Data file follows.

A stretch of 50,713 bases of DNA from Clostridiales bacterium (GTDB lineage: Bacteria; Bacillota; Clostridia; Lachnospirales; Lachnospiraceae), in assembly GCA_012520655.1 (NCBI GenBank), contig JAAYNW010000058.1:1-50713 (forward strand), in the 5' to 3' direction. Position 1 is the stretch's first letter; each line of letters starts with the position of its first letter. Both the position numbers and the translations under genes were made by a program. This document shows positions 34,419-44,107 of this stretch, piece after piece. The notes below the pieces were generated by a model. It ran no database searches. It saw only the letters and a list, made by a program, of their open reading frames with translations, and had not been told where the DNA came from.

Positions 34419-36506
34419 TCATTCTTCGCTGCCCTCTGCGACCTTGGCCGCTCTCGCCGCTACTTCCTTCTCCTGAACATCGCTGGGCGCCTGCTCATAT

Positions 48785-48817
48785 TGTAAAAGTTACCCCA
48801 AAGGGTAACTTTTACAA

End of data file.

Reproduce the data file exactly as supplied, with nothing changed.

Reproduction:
A stretch of 50,713 bases of DNA from Clostridiales bacterium (GTDB lineage: Bacteria; Bacillota; Clostridia; Lachnospirales; Lachnospiraceae), in assembly GCA_012520655.1 (NCBI GenBank), contig JAAYNW010000058.1:1-50713 (forward strand), in the 5' to 3' direction. Position 1 is the stretch's first letter; each line of letters starts with the position of its first letter. Both the position numbers and the translations under genes were made by a program. This document shows positions 34,419-44,107 of this stretch, piece after piece. The notes below the pieces were generated by a model. It ran no database searches. It saw only the letters and a list, made by a program, of their open reading frames with translations, and had not been told where the DNA came from.

Positions 34419-36506
34419 TCATTCTTCGCTGCCCTCTGCGACCTTGGCCGCTCTCGCCGCTACTTCCTTCTCCTGAACATCGCTGGGCGCCTGCTCATAT

Positions 48785-48817
48785 TGTAAAAGTTACCCCA
48801 AAGGGTAACTTTTACAA